B.C. court grants injunction to keep protesters from blocking legislature doors

The B.C. Supreme Court has approved an injunction that aims to prevent planned future protests at the B.C. legislature. Keith Baldrey explains.

A B.C. Supreme Court judge has granted an injunction to arrest anyone blocking the doorways and preventing the everyday work at the B.C. legislature.

B.C. Supreme Court Justice G.C. Weatherill ruled people are “restrained from intimidating, molesting or interfering” with MLAs and staff.

The injunction gives the Legislative Assembly Protective Services and/or Victoria Police the power to arrest and remove any person with knowledge of the injunction.

“The Police retain discretion as to the timing and manner of enforcement of this Order, and specifically retain discretion as to the timing and manner of arrest and removal of any person pursuant to this Order,” reads the injunction.

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The order also gives police the power to detain and release any person without arrest they believe has broken the injunction. The judge’s ruling prohibits blocking the five main doors of the legislature as well as the access points to the west and east annex buildings.

The injunction comes after hundreds of protesters and demonstrators blocked the doors of the legislature on Tuesday. Many MLAs were turned away from entering the building and some staff have gone to the Victoria police to report being hurt while attempting to enter the building.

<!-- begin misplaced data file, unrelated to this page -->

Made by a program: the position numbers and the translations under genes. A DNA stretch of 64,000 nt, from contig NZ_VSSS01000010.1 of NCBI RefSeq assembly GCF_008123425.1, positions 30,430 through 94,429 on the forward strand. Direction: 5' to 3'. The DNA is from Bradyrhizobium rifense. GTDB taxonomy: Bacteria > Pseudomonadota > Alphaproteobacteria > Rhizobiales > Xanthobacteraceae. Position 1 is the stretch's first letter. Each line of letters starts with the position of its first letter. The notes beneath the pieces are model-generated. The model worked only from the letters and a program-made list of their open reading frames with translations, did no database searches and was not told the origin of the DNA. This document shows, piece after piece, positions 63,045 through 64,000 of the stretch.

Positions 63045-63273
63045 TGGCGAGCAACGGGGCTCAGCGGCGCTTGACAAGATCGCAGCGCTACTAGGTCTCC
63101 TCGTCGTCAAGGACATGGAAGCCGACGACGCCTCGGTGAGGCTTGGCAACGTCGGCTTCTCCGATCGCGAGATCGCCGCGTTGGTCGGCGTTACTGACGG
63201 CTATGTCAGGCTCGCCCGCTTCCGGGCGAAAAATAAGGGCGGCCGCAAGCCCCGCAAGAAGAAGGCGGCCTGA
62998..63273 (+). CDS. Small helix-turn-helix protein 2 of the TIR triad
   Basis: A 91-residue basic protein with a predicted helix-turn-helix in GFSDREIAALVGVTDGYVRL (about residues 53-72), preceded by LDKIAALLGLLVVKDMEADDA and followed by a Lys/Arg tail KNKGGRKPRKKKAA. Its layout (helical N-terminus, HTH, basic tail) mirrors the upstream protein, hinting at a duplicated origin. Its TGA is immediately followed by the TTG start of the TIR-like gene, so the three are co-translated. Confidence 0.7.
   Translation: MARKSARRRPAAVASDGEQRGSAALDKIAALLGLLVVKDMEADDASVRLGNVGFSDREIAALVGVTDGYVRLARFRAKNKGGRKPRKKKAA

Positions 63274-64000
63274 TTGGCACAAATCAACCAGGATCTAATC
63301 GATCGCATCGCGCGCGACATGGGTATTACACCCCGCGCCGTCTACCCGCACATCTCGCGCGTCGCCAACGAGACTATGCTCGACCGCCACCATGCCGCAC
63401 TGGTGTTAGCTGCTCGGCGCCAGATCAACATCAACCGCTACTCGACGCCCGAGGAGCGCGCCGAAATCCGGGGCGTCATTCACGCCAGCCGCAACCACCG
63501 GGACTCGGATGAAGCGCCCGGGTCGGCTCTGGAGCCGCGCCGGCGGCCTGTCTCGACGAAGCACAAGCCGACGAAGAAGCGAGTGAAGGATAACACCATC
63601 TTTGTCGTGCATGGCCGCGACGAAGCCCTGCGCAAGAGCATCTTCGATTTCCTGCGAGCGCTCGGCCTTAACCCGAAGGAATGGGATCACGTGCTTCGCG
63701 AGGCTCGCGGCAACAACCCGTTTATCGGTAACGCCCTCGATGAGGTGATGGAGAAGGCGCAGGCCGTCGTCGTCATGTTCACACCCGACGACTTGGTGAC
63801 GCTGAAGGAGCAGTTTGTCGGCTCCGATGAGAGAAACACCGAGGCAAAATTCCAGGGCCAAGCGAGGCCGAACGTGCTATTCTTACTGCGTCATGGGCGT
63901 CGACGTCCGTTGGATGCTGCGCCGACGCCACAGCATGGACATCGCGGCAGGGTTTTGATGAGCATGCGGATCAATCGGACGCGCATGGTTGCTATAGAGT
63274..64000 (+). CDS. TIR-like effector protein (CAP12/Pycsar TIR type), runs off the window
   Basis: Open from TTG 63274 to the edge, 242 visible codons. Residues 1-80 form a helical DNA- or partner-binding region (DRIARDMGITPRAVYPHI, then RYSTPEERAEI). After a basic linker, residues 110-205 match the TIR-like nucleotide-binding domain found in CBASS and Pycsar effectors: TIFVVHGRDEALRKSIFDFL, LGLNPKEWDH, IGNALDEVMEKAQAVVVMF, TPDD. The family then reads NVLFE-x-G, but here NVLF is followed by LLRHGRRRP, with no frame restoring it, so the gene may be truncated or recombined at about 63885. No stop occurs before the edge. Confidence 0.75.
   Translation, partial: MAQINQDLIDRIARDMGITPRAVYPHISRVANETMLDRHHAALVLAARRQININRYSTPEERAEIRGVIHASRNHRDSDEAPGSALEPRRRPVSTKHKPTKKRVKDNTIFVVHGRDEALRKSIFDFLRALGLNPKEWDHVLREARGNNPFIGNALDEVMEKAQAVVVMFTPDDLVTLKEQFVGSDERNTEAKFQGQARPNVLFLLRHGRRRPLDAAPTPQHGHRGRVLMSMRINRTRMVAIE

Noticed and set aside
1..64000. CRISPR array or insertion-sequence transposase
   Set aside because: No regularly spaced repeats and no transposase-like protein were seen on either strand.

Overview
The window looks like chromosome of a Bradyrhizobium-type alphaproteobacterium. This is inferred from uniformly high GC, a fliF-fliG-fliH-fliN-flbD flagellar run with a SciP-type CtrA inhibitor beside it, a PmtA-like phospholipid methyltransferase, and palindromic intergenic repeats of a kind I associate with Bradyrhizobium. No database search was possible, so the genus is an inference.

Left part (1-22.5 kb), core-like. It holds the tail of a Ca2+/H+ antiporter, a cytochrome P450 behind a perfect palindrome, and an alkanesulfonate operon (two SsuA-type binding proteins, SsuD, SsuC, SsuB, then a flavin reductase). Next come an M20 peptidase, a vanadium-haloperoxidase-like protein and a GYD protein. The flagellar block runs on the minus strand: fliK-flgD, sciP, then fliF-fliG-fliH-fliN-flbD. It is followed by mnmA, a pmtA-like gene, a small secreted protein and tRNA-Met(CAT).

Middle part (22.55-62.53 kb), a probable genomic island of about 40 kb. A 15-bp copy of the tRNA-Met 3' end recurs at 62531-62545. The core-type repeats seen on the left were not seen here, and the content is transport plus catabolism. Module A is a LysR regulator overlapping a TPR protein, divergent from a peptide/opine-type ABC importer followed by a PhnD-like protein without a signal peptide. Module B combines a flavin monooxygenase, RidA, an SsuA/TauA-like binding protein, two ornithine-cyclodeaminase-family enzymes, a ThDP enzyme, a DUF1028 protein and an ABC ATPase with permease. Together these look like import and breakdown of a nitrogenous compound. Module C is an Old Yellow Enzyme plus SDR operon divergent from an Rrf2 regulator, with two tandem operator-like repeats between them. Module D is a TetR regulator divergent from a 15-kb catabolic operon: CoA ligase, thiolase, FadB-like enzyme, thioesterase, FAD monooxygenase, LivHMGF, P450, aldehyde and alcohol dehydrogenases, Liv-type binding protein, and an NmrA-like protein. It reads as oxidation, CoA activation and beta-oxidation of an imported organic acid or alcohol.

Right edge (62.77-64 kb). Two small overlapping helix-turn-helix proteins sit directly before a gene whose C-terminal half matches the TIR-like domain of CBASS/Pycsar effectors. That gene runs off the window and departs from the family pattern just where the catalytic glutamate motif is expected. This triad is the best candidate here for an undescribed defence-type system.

Premier John Horgan says there is a plan in place to prepare for expected protests at government buildings in Victoria on Friday.

“Peaceful demonstration is fundamental to our success as a democracy,” Horgan said to reporters on Wednesday after cancelling a planned media availability on Tuesday.

“But to have a group of people say to others, ‘You are illegitimate. You are not allowed in here. You are somehow a sell-out to the values of Canadians,’ is just plain wrong and I want to underline that.”

Indigenous youth and their supporters had been sleeping at the legislature since last Thursday in solidarity with Wet’suwet’en hereditary chiefs. They left a few hours after the speech from the throne on Tuesday.

Horgan said he was frustrated to see people stopped from being able to access their workplace.

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“People who work here every day — whether they be support staff for the functioning of the legislature, whether they work in ministers’ offices for the Liberals, the NDP — they did not sign on to be ridiculed and pushed and jostled by people when they were just coming to do their job,” Horgan said.

“So that was troubling me throughout the day, and I think all of you felt the same way. I’m not unique in that regard.”

© 2020 Global News, a division of Corus Entertainment Inc.

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